My observation of politics in Bihar started as a kid who simply visited a few political rallies before the February 2005 assembly election to catch a glimpse of choppers carrying star campaigners. This chopper factor is still a big crowd puller in rural areas, but COVID-19 has taken this leisure away from people as well. No matter how startled it may sound to first-time voters now, but in that election LJP led by Ram Vilas Paswan, the greatest political “Mausam Vaigyanik” of India, had a vote percentage of 12.6 % as compared to 10.7 % of BJP emerging as the key to government formation.
He had fought that election forming a third front, upset over the preference given to Lalu Yadav as the Railway Minister in the first UPA cabinet. It resulted in a hung assembly which led to re-election in October 2005. That was the beginning of a change in political leadership in Bihar in the form of the rise of the ‘Social Engineer’ Nitish Kumar. The popular sentiments looked at it as the end of 15 years of “Jungle Raj” and the beginning of “Sushasan”. Since then, 15 years have passed and just before the elections; it’s time to introspect where the major political forces stand in Bihar.
There is a strong probability that BJP is going to be the single largest party once again, not just in terms of vote share as last year, but also in terms of seats won. The party is capable enough to win on its own and it would definitely have been a bold move to ditch Nitish Kumar this time. However, the political pundits believe that the party doesn’t want to take any chance especially before Bengal elections where they are in a direct fight against Mamata led TMC. The not so favourable results in recent elections of Jharkhand and Haryana have made them go defensive.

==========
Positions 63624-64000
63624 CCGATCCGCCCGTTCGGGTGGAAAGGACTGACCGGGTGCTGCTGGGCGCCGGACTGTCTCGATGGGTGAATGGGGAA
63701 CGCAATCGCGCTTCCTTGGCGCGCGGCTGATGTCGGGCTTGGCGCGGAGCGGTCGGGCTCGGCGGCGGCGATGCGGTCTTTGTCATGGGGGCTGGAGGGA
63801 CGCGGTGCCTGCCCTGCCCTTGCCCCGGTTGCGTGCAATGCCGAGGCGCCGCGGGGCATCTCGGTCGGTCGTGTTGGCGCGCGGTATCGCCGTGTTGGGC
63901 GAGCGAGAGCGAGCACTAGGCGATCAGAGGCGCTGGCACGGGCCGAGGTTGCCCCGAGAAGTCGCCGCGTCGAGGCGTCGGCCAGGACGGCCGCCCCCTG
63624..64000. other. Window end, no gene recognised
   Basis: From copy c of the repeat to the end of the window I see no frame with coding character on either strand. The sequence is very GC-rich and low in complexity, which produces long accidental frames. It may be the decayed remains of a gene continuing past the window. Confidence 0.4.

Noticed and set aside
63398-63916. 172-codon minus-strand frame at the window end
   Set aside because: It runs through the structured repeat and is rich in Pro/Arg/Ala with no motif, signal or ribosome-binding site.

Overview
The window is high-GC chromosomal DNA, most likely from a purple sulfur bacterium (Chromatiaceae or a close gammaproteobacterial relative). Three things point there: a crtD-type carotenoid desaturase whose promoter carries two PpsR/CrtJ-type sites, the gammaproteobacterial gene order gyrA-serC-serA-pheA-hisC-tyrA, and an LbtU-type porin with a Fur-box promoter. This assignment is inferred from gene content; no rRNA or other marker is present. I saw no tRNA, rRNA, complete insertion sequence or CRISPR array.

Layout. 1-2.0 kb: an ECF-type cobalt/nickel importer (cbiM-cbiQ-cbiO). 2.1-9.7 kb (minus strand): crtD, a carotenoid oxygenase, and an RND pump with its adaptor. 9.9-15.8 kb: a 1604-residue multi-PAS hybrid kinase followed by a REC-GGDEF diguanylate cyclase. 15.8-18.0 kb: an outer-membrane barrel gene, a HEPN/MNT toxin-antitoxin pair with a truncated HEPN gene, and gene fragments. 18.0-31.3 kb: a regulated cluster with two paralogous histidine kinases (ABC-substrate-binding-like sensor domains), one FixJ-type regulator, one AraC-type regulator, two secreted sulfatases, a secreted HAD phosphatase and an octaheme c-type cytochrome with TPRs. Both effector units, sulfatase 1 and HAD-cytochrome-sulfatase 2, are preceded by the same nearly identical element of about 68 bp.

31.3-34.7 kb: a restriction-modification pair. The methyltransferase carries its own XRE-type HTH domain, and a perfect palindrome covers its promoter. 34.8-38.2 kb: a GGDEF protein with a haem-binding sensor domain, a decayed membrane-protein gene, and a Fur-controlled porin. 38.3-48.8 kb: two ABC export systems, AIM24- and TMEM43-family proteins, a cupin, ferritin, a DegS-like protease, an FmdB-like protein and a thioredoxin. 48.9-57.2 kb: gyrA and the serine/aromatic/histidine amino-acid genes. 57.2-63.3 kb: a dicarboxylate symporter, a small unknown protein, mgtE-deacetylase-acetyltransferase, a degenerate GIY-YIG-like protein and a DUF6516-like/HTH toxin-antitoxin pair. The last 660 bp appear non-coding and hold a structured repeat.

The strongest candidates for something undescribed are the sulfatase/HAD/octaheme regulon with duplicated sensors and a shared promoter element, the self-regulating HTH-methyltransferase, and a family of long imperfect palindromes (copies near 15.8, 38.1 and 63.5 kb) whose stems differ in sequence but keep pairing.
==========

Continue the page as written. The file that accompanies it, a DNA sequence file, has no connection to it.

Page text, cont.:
|Vote Percentage (% in round figures)||Election|
|10.7||February 2005 (Assembly)|
|15.7||October 2005 (Assembly)|
The interesting point looking, at the above table, is the dip in vote share from 29.4% in 2014 parliamentary election (fighting without JDU) to 23.6% in 2019 parliamentary election (with JDU).
No matter how assuring Amit Shah’s declaration seems that the election will be fought under the leadership of Nitish Kumar, don’t be surprised if BJP forms a government without JDU after the election considering their track record of poaching MLAs from opposition camps.
They certainly need to get 75-80 seats for that to happen. What about the anti-incumbency factor? Looking at the ground, it is Nitish Kumar who will have to face the anger. BJP as always is banking on brand Modi and their marketing. They have in a way found the solution to this anti-incumbency factor by making LJP fight alone, as it is tough to decode what ‘secret recipe’ is cooking mutually between BJP and LJP.
As the campaigning is mostly social media-oriented, they are playing on their strong turf and will try to make the most of it. The only major disadvantage is the lack of a credible CM face in their camp. Even if we consider the new farm bill, the inability of the opposition to deliver the message to masses almost nullifies any chance of major damage.
If one wants to assess the condition of JDU, we should just analyse the slogans coined by the party for this election as compared to the previous election. From “Bihar mein bahar hai, Nitish Kumar hai” to “Kyun karein Vichar, Theeke toh hain Nitish Kumar”, there is a loss in confidence that is very well reflecting from the tones of the slogans. After coming to power in 2005, Nitish definitely changed the criminal culture of politics, launched social and economic development projects.
He deservingly earned the tags of “Sushasan Babu” and “Vikas Purush” investing heavily in infrastructural developments in the form of roads, bridges, power projects and revival of health centres. The welfare schemes like free mid-day meals, uniform and bicycles, the appointment of teachers at a large scale led to a smooth return in 2010.
However, it’s an open and shut case that Nitish Kumar is a rank opportunist, who can betray anyone for power. Betrayal comes very naturally to him. Frequent somersaults have resulted in a loss of credibility for a leader whose USP was his image as a principled politician. The downfall actually started from the 2014 general election where he suffered a humiliating defeat. Taking a high moral ground, he tried doing a Sonia Gandhi by naming Manjhi as CM, but unlike MMS, Manjhi turned a rebel.
The ouster of Manjhi angered Mahadalits (a product of his social engineering and cast equations) who voted heavily for JDU. Political urgencies forced the arch-rivals Lalu and Nitish to join hands and form a deadly combination to corner BJP. The success of “Mahagathbandan” was seen as a successful experiment and there were a lot of talks about opposition forming a Bihar like a national alliance.